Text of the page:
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Old 09-06-2024, 17:29   #1
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Wind gust control

Hey all.
Easing the main when hit by a gust of wind was what I would do on laser or hobby cat. It was super easy and quick
What can I do on my 42’ ?
It takes too long IMO to reach the winch, open the block and release.

I also find it difficult to get closer to the wind to slow down, which I used to do also used to do

Tips welcome!:-)

Thx all
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Old 09-06-2024, 17:33   #2
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Re: Wind gust control

Do you have a traveler to let down? That will be faster than the main sheet. You may be over canvases for the conditions. Yes you will be under powered when the not in a gust but not over powered in gusts.

Also with a big Genoa that is a lot of power keeping you bow down so reefing the Genoa will help with the ability to point up to reduce healing in gusts.
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Old 09-06-2024, 17:52   #3
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Re: Wind gust control

Where does the mainsheet come out in the cockpit on your boat?

I think your only option then is to round up... and then reef.
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Old 09-06-2024, 18:04   #4
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Re: Wind gust control

Release the mainsheet or let down the traveler.

Our mainsheet is on a self-tailer, no clutch in between, if we expect big gusts we take 3-4 turns on the winch and someone holds the tail to release during gusts, even a slight release will backwind the main and depower it pretty quickly. We also play with the traveler but it’s mostly set for the conditions, we make greater use of the mainsheet than the traveler.
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Old 09-06-2024, 18:05   #5
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Re: Wind gust control

I find easing the vang and letting the traveler down helps. Getting the boat balance is key so you can come up and feather the boat and fall off as the gust passes.
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Old 09-06-2024, 19:41   #6
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Re: Wind gust control

Quote:
I also find it difficult to get closer to the wind to slow down
Do you mean you find it hard to turn into the wind when you are hit by a gust? Is the boat trying to turn away from the wind?
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Old 09-06-2024, 20:56   #7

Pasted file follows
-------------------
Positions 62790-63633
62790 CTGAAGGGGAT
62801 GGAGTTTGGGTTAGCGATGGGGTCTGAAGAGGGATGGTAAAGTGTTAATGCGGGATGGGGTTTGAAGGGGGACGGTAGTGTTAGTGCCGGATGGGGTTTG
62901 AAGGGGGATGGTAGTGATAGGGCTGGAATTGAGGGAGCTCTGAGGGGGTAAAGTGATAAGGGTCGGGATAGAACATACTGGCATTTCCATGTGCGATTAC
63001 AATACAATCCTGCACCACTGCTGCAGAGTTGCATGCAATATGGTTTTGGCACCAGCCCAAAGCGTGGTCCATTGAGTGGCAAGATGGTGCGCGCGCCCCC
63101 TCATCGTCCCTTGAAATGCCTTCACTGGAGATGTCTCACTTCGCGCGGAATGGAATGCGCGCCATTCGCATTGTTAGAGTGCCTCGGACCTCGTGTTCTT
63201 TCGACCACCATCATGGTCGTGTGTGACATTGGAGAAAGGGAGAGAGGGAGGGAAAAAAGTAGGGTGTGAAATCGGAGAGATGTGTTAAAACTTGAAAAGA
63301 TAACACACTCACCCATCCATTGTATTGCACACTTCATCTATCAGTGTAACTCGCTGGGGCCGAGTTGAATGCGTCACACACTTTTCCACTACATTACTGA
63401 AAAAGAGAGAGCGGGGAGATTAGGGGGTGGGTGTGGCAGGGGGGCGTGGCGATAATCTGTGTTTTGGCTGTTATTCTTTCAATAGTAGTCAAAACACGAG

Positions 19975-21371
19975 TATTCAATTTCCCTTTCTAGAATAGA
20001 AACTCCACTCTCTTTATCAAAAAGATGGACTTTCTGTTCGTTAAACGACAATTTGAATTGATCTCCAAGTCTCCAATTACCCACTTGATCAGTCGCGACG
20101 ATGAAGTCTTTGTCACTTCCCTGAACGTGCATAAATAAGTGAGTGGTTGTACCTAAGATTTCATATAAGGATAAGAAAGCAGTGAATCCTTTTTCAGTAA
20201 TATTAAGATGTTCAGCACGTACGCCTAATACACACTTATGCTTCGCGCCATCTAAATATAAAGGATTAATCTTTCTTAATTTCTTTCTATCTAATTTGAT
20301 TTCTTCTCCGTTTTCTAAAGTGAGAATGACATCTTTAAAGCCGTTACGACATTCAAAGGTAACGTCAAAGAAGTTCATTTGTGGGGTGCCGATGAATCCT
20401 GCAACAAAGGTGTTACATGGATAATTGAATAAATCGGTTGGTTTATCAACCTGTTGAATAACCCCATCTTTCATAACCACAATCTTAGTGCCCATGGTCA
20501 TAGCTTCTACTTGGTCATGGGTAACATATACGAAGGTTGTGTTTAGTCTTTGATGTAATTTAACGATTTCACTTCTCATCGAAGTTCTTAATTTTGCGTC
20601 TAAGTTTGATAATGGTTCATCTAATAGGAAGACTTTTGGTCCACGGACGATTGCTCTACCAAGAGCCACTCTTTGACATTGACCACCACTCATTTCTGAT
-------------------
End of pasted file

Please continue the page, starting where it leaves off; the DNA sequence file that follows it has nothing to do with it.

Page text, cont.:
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Re: Wind gust control

What you learn on a Laser or a Hobie Cat doesn't have a lot of relevance on a 42-footer.

Item #1 is this: A Laser has no headsail, just a main, so a Laser doesn't teach you about "balance". If you find it hard to head up in your Jeanneau, it is likely because you haven't learned to handle headsails, and in your Jeanneau you are carrying too much headsail for too long.

You have twin wheels positioned so far aft that you cannot conveniently reach the essential bits of running rigging from the wheel position. We can work around that later :-)

On a nice day, say 12 knots (not 15, 12!), come to a beam reach. Now set your rudders midships and see what the boat does. If her head falls off you are carrying too much head sail relative to the mainsail, and you need to reduce area. Roll in the headsail until the boat, with rudders midships, holds her course without falling off or heading up. Mark that setting on you furling line.

Now roll in some more until the boat heads up. Now gradually roll it out again until the boat holds course. That is the proper size of headsail for THAT wind. Other wind strengths require different areas of headsail, but we can come back to that.

If the boat holds course with rudders midships, you have a "balanced" boat. which is what you want. Hard to tell tho, with all that steering gear! The wheel will not give you proper feedback, but not much you can do about that, other than live with it!

The Jeanneau wants to sail flat, say 12º of heal regardless of wind strength, so play with the sail areas till that (12º) is what she heals. Your clinometer will tell you when you've got it right. Then muck about with the headsail again till she is balanced.

Now, at different wind strengths reduce TOTAL sail area, while keeping her balanced, by adjusting the area of the headsail relative to that of the mainsail, until she stays within the target 12º of heal.